Pending free-trade agreements with Colombia and Panama remain unfinished, provoking demands from the U.S. business sector and Republican lawmakers that he complete the deals. Senate Republican leader Mitch McConnell sent Obama off Friday with an opinion piece in The Miami Herald Friday that concluded: “The president has said that he wants to improve America’s stature in the world, but by putting these deals on the back-burner, that is exactly what he puts at risk in our own backyard.”
First lady Michelle Obama, her mother and the Obamas’ two daughters will conduct their own brand of diplomacy on the trip, attending a series of separate events focused on young people, particularly in disadvantaged communities.
Obama first traveled to the region in April 2009 when he attended a 34-nation summit in Port-of-Spain, Trinidad. Since then, however, his greatest attention to Latin America has been devoted to drug-related violence in Mexico as other issues in the region took a back seat to domestic and international priorities.
“I think his honeymoon in the region is about to end. He’s aware of that,” said Mauricio Cardenas, a former Colombian economics minister and head of the Latin American Initiative at the Brookings Institution. “So he now needs to go and deliver on his promise. When he first met the leaders of this hemisphere, he created a lot of expectations.”
Brazil is quickly becoming an economic powerhouse — the seventh largest economy in the world, considered an emerging power along with Russia, India and China, and a force in the group of 20 influential economies. Rousseff has indicated a desire to improve relations with the U.S. that had grown strained under her predecessor, Luiz Inacio Lula da Silva.
Obama is making an overt bid for U.S. investment in Brazil and is seeking to find economic advantage in Brazil’s offshore oil reserves and the infrastructure demands it will face hosting the 2014 World Cup and the 2016 Olympics. He plans to address a business summit organized by the U.S.-Brazil Business Council. Also in Brazil for the visit will be Treasury Secretary Timothy Geithner, Commerce Secretary Gary Locke and Energy Secretary Steven Chu.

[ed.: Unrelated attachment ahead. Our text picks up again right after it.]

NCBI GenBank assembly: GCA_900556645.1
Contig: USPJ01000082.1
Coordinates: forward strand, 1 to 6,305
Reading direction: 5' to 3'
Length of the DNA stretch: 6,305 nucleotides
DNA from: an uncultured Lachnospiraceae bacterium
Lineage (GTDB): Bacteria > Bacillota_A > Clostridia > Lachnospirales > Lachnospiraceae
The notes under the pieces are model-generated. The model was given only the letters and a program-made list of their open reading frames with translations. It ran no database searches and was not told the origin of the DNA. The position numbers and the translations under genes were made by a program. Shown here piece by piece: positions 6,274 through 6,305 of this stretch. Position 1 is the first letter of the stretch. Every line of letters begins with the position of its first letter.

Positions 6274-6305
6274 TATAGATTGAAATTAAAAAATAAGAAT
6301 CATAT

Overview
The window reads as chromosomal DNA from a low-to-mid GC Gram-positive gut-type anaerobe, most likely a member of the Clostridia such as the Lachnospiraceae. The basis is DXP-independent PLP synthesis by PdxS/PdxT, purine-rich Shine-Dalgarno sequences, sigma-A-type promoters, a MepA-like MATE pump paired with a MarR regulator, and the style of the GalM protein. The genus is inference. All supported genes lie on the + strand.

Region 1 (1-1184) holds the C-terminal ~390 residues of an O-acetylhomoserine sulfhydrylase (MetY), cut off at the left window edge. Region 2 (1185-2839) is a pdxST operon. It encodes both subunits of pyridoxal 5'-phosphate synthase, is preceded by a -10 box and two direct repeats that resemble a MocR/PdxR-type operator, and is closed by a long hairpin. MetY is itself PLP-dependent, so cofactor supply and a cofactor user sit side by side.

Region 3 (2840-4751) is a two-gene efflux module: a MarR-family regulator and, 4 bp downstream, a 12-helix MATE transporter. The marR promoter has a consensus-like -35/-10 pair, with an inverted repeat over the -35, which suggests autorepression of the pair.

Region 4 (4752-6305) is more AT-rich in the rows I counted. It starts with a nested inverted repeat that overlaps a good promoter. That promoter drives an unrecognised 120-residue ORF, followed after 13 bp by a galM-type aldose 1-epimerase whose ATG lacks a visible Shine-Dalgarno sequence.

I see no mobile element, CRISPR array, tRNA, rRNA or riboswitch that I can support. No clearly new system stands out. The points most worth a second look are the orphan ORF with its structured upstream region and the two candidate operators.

Still, Obama is unlikely deliver on key Brazilian issues, including its desire to become a permanent member of the United Nations Security Council and for changes in U.S. farm policy that would ease or remove tariffs on Brazilian ethanol.
Chile is a U.S. trading partner with a record of solid economic growth and a broad-based middle class. The dictatorship of Augusto Pinochet now behind it, Chile has established itself as a resolute democracy. It enhanced its international image last year with its response to the earthquake and tsunami, and by heroic efforts to rescue 33 miners stuck deep underground for 69 days last year.
Chile and the United States signed a nuclear energy pact Friday despite fears of radiation spreading in Japan after some of its nuclear reactors were severely damaged by a powerful earthquake and tsunami. Pinera has said nuclear power is a necessary option for his country despite the crisis in Japan and Chile’s earthquake-prone geography. The signing was supposed to be a high-profile moment in Obama’s visit with Pinera.
In El Salvador, Obama is looking for a partner to fight poverty and drug-related violence that has bedeviled Central America. Under Funes, El Salvador’s economy grew at a rate of 3.3 percent last year and is projected to grow at 5.3 percent in 2011, greater than the rate projected for the U.S.
But El Salvador’s murder rate has been climbing, as have cocaine seizures in the country. Funes is likely to ask for a greater share of the $1.8 billion Merida Initiative to fight drugs in Mexico and Central America.